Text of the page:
Updated Mar 3, 2023 - World

Biden and Germany's Scholz commit to continued Ukraine aid in meeting

President Joe Biden speaks with Olaf Scholz, Germany's chancellor during a meeting in the Oval Office of the White House in Washington, DC on Friday, March 3, 2023. Photo: Oliver Contreras/Sipa/Bloomberg via Getty Images

German Chancellor Olaf Scholz and President Biden met at the White House Friday to discuss the allies' support for Ukraine against the ongoing Russian assault.

Why it matters: It was Scholz's first visit to the White House since the invasion began and comes shortly after Biden reaffirmed U.S. commitment to Ukraine on the war's one-year mark.

  • Scholz last visited the White House in February 2022, weeks before the start of the war. At the time, he vowed to be "very, very hard to Russia" and stand up for Ukraine as it faced the threat of a large-scale invasion.
  • Friday's meeting came on the same day the U.S. announced millions more in military aid to Ukraine.

What they're saying: "I want to thank you, Olaf, for your strong and steady leadership," Biden said during the Oval Office meeting. "You stepped up to provide critical military support. And I would argue, beyond the military support, the moral support you’ve given Ukrainians has been profound."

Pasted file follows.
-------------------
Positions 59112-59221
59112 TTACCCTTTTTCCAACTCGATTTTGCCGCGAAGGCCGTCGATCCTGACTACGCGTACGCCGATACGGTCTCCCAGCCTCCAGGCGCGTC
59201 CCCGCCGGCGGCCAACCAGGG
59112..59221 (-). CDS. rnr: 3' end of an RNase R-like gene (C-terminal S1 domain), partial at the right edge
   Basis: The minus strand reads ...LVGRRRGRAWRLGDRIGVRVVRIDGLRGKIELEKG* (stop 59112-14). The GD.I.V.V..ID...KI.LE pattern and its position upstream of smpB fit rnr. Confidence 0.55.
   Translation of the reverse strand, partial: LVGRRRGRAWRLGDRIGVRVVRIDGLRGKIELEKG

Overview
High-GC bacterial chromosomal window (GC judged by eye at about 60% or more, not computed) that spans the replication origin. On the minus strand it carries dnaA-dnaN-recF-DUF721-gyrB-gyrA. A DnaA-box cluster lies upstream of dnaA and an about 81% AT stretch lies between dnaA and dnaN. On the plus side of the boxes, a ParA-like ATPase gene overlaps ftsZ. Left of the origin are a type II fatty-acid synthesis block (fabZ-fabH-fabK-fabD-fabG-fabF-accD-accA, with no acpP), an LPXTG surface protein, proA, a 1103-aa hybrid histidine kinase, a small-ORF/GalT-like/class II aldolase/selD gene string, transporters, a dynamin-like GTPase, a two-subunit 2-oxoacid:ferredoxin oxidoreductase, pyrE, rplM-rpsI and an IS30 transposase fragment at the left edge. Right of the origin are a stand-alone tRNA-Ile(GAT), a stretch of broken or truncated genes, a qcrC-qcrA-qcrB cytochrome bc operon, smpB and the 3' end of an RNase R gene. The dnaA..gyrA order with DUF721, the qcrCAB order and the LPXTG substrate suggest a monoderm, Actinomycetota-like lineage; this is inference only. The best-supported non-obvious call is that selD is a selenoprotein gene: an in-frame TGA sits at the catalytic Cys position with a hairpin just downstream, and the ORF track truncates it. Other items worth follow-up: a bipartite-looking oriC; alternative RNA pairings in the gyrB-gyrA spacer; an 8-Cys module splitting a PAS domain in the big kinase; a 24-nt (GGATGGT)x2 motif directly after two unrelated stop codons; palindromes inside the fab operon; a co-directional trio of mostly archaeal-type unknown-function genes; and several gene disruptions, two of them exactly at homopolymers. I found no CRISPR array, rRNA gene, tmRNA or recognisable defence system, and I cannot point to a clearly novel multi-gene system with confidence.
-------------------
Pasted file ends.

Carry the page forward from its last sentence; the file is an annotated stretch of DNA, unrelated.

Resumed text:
• "It’s really important that we act together […] and that we make it feasible to give the necessary support to Ukraine," Scholz responded.
  • The U.S. and Germany must "give the message that we will continue to do so as long as it takes," Scholz added.

Catch up quick: Biden and Scholz were expected to discuss efforts to bolster Ukraine's defenses and transatlantic security, as well as counter Russia's aggression, White House press secretary Karine Jean-Pierre said in a statement last month.

  • The U.S. and Germany announced in January that they would send battle tanks to Ukraine but so far both Biden and Scholz have opposed Kyiv's calls for fighter jets.
  • The pair would also discuss "shared challenges posed by China," Jean-Pierre said.

The big picture: Russian President Vladimir Putin appears to be waging a war of attrition as his invasion of Ukraine grinds into its second year, with brutal fighting in the eastern Donbas reason.

  • The U.S. warned last month that China was considering sending lethal aid to Russia.
  • Scholz urged China not to send weapons to Russia in an address to the German Bundestag on Thursday, Reuters reported. "My message to Beijing is clear: Use your influence in Moscow to urge the withdrawal of Russian troops," he said.

Of note: The latest U.S. aid package for Ukraine is valued at up to $400 million and features "more ammunition and support equipment for Ukraine's precision fires, artillery, and armored vehicle operations," per the Pentagon.

  • The U.S. has now provided Ukraine more than $32 billion in security assistance since the start of the Russian attack, the Pentagon said.

Editor's note: This story has been updated with comments from Biden and Scholz, as well as details about the new U.S. aid package for Ukraine.

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